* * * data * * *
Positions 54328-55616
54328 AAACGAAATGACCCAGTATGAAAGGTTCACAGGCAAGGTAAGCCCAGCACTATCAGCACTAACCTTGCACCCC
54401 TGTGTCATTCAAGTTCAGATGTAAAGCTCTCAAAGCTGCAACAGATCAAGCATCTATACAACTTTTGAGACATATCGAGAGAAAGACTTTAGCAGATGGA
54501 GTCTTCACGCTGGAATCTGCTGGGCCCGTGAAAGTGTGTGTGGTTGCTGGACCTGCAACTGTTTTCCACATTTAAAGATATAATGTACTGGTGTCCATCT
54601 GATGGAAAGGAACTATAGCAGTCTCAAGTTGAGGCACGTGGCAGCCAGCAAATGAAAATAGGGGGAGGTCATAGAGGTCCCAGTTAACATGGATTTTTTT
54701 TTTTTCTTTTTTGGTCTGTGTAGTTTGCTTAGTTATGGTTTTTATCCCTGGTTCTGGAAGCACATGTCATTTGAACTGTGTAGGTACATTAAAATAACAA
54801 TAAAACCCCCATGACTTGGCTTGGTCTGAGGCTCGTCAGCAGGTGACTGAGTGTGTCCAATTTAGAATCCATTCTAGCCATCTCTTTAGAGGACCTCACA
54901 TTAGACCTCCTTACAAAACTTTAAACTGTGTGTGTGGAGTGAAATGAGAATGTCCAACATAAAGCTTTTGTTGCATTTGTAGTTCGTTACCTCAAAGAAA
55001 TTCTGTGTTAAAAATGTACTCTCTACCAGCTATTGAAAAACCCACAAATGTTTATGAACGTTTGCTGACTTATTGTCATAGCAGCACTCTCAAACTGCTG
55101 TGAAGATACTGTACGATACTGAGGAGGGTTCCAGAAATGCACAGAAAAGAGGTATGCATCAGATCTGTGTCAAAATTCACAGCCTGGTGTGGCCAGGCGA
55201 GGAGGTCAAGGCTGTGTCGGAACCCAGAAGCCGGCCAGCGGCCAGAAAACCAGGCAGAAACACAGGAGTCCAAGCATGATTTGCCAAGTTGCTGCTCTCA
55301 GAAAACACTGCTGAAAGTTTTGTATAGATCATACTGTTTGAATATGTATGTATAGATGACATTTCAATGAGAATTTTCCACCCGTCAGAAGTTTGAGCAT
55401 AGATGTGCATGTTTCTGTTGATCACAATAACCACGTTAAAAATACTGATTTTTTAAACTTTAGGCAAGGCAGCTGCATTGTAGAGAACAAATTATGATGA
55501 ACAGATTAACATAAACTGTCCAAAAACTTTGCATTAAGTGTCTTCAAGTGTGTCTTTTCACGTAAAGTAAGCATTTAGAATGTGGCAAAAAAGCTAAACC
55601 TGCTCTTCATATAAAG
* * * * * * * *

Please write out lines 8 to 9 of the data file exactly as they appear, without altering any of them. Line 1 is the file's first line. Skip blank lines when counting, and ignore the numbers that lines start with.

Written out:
54901 TTAGACCTCCTTACAAAACTTTAAACTGTGTGTGTGGAGTGAAATGAGAATGTCCAACATAAAGCTTTTGTTGCATTTGTAGTTCGTTACCTCAAAGAAA
55001 TTCTGTGTTAAAAATGTACTCTCTACCAGCTATTGAAAAACCCACAAATGTTTATGAACGTTTGCTGACTTATTGTCATAGCAGCACTCTCAAACTGCTG